Notes from Tourists of History

By Marita Sturken

Chapter 1 · Consuming Fear and Selling Comfort

"How is it that fear of an enemy and an abstract sense of danger have shaped national identity and notions of citizenship?" (38)

idea of the external threat ...constant endangerment of the state

"imperialist policies expressed through and justified by concepts of security" (38)

security as acquisition

"the home has been defined as a primary territory of defense and the nation has been articulated as individual citizens defending their privacy and their personal domain against outside enemies and government overreach" (40).

  • military + domestic technology overlap or fluidity <—> pervasive ease with the notion of the home as a key site of national security

post-9/11 home

"the home finds its counterpart in the post-9/11 context of 'the homeland,' with the prevailing notion that both are sites under siege." (41)

  • defending the home and the desire to feel 'at home' = key elements of imperial policies of the U.S. gov post-9/11 (41)
  • "notions of innocence and comfort: the home that must be defended from external threat is articulated as a site of innocence" (41)

"the practices of paranoia and consumerism promote the idea that the American citizen exists in a state of innocence" (42)

culture of fear to culture of terror

  • advertising as forms of mourning and affirmation
  • NYT pulling from history of patriotic kitsch images in remaking Norman Rockwell paintings from World War II

transformation into "a post 'September 11' digitized signifier of sentiment, family security, and the nation state under threat" (Frascina) (64)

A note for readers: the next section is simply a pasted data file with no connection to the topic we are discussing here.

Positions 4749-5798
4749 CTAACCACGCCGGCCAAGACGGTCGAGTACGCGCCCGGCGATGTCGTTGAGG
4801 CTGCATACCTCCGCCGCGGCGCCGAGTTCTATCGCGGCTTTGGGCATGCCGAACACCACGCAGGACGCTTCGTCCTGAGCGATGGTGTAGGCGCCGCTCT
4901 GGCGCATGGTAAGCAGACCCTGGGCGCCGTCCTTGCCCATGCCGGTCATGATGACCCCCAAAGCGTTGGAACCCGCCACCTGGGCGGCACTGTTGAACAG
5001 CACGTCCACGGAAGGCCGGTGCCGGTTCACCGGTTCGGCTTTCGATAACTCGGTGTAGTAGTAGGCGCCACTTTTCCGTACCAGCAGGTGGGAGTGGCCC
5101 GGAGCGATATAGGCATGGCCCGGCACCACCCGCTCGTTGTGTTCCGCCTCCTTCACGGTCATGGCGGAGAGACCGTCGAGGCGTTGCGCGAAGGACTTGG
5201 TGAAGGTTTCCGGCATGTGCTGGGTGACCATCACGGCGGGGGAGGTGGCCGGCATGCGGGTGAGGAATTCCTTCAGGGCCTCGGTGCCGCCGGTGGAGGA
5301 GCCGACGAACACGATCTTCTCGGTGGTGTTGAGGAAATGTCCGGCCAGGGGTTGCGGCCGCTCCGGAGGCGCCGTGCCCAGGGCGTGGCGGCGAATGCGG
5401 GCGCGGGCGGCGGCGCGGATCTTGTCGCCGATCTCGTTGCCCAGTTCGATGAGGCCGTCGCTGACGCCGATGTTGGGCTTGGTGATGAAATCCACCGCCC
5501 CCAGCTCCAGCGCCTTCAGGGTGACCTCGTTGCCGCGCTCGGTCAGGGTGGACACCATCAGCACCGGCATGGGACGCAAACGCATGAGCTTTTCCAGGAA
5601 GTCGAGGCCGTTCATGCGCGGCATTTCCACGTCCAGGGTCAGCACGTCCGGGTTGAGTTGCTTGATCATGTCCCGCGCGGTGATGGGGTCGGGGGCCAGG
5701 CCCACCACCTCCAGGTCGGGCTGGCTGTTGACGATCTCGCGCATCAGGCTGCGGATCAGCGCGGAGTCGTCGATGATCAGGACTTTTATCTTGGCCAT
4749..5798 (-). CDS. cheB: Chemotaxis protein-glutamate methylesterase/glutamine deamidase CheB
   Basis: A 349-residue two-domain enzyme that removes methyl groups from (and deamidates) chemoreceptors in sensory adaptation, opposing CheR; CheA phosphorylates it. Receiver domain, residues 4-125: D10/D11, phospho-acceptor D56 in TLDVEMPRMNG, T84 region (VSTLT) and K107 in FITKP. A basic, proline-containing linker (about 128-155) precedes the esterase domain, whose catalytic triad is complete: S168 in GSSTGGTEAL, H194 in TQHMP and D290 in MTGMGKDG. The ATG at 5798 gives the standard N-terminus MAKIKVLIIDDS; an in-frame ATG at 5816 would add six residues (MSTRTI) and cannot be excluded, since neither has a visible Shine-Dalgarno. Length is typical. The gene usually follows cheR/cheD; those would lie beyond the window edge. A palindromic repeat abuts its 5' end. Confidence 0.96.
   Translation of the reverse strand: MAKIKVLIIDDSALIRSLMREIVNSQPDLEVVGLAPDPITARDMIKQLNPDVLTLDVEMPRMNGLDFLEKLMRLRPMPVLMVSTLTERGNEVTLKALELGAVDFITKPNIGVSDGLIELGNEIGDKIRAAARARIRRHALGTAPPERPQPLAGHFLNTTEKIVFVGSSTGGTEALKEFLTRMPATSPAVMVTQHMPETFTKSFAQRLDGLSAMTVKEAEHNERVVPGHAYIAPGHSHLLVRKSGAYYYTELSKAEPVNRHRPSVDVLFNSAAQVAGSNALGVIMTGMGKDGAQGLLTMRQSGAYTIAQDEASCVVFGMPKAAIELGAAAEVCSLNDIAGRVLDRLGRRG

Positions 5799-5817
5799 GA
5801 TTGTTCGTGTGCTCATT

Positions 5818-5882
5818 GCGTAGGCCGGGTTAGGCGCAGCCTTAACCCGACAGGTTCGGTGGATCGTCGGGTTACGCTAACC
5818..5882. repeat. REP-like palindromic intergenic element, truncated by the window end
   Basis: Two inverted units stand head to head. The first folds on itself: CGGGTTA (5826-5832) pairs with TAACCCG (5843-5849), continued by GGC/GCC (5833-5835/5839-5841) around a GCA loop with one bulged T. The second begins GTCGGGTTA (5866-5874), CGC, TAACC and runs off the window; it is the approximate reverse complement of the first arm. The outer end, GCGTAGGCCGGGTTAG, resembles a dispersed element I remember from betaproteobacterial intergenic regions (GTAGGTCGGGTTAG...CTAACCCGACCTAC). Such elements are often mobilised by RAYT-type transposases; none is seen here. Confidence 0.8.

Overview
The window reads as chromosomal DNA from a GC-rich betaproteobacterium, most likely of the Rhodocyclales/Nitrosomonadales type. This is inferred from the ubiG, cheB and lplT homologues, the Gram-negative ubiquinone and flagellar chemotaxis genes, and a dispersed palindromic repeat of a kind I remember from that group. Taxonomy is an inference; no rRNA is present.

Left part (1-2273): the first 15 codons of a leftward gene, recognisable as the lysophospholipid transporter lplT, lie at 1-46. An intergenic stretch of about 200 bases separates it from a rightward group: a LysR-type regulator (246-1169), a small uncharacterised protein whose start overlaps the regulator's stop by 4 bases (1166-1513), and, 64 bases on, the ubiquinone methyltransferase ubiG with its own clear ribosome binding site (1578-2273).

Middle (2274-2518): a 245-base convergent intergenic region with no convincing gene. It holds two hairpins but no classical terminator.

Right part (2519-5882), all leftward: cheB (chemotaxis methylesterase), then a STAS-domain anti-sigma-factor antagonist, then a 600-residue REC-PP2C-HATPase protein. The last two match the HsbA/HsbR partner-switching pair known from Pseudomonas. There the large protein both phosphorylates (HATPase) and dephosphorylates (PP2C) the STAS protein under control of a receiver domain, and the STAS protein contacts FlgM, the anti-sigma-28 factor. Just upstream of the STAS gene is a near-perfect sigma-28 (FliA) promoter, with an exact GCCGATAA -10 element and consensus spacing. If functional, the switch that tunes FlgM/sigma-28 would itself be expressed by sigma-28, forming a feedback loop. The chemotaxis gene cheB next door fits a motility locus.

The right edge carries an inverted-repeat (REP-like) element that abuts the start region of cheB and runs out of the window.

"an attempt to provide images of paternal comfort and reassurance: the image of a father figure connected to the world of politics via the newspaper who is a reassuring presence in a child's bedtime ritual (64)"

the consumerism of security

  • the selling of preparedness ... American home as locus of security

"culture of fear...seen in the public acquiescence not only to the war in Iraq, but also to Bush administration policies of torture and the incarceration of terrorism suspects at Guantanamo Bay and in secret prisons without legal recourse or basic human rights" (71).

From Amy Kaplan... the concept of homeland security "is actually about seeing the home in a state of constant emergency" that ultimately "draws on comforting images of a deeply rooted past to legitimate modern forms of imperial power" (72).

"the use of the term homeland is clearly intended to evoke a comforting image of a place of security and belonging; at the same time, it affirms the capacity of the nation to stake out terrains elsewhere, to extend its sense of belonging to other terrains" (72).

DHS color coded system ... and guidelines for citizens

"On the eve of attacking Iraq, U.S. citizens were encouraged to use consumer products to occupy the status of the victim, in other words, to inhabit the position of the potentially attacked rather than the position of the attacker" (74).

  • selling the idea and means of preparedness
  • idea of the private citizen that must take security into their own hands

The "Executive Chute" ..."the life preserver of the sky" ...for corporate executives working in tall buildings ...omgeeeee

the performance of security

the idea of being "at home" is key to any imperialist project (89)

Tourists of History // notes